Monday, May 26, 2008

Week 13 – A Very Unlucky Number

Saturday, May 10

The public address system kicked in early, 6:15 a.m. we started hearing all the marching songs. It is another day of athletic competition here with all the chanting and cheering that precedes it. It looks like track and field – with a twist: one of the events appears to be running races while hula-hooping! Now there is a sport for me!

Katie and Stephen head out to the electronics store in their elusive search for a Nintendo DS with English instructions and games. They are gone a long time, but return empty handed. Meanwhile, Stefanie has arrived to take a last photo of Stephen before he returns home. Stefanie tells me a little about her family. Her father was in the army, but was injured, so came home and started a business. She was raised on her grandparents’ farm, while her parents worked in the business. Now, the Party boss in her village wants to take the family farm away. Her dad has spent 100,000RMB ($15,000 USD) in legal fees to try to hold onto the land, but it still is not looking good. Her image of life on the farm was not quite as upbeat as the picture painted the other day by Li Qingsi.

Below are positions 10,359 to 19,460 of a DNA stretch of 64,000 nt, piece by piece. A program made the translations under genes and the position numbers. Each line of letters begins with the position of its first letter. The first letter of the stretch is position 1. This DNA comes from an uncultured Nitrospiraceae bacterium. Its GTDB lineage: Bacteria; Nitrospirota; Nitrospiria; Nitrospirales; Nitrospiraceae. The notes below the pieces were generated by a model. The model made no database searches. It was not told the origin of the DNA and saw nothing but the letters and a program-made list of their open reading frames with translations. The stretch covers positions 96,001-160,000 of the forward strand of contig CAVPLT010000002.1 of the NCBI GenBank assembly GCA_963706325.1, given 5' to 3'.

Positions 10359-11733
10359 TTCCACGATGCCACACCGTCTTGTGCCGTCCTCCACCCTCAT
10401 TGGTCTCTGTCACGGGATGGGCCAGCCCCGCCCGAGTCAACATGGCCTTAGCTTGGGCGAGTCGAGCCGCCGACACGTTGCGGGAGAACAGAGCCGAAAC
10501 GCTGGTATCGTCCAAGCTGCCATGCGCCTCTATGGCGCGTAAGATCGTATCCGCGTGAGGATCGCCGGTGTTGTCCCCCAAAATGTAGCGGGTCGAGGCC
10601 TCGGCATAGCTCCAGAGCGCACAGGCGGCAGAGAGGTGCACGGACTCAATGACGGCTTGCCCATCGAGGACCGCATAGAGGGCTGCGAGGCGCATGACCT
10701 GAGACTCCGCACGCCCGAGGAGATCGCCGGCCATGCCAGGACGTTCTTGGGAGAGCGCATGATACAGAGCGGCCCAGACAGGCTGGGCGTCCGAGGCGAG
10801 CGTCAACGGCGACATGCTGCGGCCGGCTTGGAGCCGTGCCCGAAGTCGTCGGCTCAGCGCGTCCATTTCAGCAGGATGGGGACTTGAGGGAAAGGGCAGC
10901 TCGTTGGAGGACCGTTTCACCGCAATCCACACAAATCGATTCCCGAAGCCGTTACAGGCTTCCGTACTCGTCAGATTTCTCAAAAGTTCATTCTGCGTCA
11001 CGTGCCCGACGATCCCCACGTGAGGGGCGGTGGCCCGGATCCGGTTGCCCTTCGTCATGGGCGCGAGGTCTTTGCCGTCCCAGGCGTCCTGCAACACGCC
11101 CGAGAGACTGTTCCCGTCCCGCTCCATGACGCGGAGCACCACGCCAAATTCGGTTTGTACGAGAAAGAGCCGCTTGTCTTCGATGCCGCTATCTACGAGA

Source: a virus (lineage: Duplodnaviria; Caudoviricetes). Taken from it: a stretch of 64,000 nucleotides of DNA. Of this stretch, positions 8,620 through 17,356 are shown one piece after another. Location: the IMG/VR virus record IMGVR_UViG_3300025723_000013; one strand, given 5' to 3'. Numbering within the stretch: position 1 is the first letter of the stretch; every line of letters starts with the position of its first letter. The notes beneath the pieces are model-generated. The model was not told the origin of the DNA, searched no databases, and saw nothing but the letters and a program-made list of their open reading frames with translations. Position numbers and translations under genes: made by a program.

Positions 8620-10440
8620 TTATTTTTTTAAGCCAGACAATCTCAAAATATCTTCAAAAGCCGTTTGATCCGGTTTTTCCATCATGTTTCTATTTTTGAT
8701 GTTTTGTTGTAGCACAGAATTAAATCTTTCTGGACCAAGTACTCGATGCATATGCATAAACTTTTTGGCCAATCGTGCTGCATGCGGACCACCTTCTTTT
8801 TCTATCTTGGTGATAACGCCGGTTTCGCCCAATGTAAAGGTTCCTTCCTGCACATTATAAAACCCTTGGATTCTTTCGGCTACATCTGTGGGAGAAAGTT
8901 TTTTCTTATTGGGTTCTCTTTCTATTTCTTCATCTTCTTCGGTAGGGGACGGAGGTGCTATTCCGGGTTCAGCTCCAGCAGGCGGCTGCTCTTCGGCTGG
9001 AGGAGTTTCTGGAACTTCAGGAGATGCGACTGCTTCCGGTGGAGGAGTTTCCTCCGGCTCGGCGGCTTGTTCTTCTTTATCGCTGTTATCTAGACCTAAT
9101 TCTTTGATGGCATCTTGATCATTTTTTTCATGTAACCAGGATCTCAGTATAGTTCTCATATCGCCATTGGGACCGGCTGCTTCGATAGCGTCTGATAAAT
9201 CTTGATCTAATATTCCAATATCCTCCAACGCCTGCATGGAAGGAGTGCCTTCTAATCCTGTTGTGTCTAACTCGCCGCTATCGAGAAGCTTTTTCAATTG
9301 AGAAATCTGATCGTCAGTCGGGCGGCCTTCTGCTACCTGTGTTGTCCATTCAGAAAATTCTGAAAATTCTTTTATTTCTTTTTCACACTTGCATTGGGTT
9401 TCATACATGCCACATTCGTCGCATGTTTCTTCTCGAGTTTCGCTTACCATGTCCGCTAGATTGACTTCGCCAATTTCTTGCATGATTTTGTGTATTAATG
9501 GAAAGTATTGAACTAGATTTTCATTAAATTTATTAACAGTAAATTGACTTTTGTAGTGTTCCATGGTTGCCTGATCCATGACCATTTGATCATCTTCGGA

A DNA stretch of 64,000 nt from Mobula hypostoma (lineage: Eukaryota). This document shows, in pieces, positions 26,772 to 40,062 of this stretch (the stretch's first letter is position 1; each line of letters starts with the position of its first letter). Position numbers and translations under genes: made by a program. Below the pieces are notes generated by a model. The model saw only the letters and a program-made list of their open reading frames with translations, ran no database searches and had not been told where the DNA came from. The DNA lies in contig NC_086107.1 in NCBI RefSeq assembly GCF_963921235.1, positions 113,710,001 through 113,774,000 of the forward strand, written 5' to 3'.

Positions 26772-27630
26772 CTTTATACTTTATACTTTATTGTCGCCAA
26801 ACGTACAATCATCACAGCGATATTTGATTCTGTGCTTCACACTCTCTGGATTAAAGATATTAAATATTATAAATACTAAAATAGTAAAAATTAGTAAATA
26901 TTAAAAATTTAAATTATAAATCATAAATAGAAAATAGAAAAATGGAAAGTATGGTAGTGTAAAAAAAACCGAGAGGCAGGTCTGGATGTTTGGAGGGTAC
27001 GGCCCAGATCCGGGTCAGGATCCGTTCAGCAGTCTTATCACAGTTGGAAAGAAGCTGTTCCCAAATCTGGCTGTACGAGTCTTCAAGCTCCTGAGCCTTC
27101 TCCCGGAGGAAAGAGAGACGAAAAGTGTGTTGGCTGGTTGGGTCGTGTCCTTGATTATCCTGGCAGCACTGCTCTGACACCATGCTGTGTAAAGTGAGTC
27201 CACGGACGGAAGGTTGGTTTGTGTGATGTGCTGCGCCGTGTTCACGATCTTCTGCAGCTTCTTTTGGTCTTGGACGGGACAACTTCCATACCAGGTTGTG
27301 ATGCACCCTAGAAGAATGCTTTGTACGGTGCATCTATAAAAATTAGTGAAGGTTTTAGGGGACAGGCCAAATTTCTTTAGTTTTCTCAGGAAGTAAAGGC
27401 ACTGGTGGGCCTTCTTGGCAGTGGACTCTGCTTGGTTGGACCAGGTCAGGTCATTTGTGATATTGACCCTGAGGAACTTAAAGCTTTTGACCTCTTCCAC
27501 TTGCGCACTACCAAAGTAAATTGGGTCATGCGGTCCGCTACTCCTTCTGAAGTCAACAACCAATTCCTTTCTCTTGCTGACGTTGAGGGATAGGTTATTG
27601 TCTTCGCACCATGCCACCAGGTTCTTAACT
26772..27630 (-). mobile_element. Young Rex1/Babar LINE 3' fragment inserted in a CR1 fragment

When Stefanie is ready to take the photos, Katie is silly and not interested in being photographed, but then Stefanie lets Katie use the camera and she is more cooperative. Meanwhile, Eve has arrived to look at some other photos sent by Yiyang adoptive parents. Four or five familes on the Yiyang orphanage listserv have contacted her to see if she can get some information for them from Yiyang.

After the photo shoot we head into downtown Beijing for dinner with Mark Ma and his wife Tingting. Katie and Stephen occupy themselves for a while beforehand, while I interview Mark and his wife about some delicate adoption issues. Tingting is very quiet and Mark is very careful to put my questions into a broader context. He says he cannot confirm any first hand knowledge of corruption or trafficking, but he it is possible that those practices might exist. Neither has ever met a birth parent. And they share my concern that this has become a business and less about the interests of the child. They dealt with many prospective families who came to adopt but rejected the child when they got here for reasons that were not clear to Mark or Tingting. And they said the more recent adoptive families seemed to have unrealistic expectations. There are no guarantees of perfection with biological children, and there shouldn’t be that expectation with adopted children either. As Katie would say: you get what you get and you don’t get upset.